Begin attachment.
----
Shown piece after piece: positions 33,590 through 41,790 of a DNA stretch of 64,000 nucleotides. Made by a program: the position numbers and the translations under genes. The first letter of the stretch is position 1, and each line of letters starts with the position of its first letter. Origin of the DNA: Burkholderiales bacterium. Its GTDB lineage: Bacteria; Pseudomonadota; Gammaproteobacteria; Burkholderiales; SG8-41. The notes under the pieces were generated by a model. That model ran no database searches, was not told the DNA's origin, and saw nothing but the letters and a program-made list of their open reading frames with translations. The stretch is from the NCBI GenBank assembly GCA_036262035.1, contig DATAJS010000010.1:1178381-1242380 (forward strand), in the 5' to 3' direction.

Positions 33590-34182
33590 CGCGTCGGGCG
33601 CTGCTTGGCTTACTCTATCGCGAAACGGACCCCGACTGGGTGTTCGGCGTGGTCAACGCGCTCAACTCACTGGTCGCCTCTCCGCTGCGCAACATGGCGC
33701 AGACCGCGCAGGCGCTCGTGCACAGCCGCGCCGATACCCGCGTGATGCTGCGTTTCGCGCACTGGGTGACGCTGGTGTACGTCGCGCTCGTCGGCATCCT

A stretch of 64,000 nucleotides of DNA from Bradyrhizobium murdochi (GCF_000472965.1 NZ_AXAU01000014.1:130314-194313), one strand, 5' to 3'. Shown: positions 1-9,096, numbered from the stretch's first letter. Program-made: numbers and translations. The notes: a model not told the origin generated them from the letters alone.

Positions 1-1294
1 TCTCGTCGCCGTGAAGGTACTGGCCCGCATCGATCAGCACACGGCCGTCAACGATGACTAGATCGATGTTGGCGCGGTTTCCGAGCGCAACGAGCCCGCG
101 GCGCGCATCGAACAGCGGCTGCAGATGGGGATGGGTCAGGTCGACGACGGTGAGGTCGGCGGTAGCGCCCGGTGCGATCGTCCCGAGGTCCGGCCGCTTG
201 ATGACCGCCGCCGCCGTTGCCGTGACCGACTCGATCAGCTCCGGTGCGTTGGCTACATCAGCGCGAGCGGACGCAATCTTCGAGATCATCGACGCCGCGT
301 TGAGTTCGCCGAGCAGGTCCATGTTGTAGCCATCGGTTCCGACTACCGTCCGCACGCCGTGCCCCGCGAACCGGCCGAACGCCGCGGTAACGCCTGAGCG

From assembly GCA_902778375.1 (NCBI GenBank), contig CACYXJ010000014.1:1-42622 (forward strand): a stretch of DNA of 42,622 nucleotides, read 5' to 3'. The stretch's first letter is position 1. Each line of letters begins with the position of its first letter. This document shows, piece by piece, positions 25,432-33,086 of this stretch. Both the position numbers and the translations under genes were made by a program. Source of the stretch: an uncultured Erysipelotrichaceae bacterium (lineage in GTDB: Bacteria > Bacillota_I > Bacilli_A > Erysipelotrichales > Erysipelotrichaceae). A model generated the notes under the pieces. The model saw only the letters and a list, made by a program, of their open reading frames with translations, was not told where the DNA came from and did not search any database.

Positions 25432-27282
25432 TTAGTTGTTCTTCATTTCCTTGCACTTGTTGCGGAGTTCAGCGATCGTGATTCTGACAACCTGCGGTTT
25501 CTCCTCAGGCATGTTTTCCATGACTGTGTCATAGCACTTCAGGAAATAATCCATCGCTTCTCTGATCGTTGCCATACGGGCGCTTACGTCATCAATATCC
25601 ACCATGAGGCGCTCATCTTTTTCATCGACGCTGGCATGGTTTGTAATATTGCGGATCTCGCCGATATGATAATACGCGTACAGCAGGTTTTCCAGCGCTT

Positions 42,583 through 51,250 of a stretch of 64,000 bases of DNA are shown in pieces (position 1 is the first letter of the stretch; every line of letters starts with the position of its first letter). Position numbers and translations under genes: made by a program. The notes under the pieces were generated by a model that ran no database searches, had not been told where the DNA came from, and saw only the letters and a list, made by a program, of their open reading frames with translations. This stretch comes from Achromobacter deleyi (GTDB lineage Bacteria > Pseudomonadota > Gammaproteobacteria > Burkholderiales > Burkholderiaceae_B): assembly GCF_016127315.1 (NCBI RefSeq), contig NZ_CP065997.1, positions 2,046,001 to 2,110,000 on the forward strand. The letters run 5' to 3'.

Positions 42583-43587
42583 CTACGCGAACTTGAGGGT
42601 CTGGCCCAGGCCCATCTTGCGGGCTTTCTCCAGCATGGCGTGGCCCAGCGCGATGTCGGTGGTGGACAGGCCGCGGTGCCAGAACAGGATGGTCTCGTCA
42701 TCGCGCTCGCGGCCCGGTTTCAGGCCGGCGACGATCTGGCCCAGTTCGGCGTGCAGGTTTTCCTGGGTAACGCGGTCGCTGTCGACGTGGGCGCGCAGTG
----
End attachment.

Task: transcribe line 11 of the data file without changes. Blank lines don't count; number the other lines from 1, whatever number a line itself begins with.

301 TGAGTTCGCCGAGCAGGTCCATGTTGTAGCCATCGGTTCCGACTACCGTCCGCACGCCGTGCCCCGCGAACCGGCCGAACGCCGCGGTAACGCCTGAGCG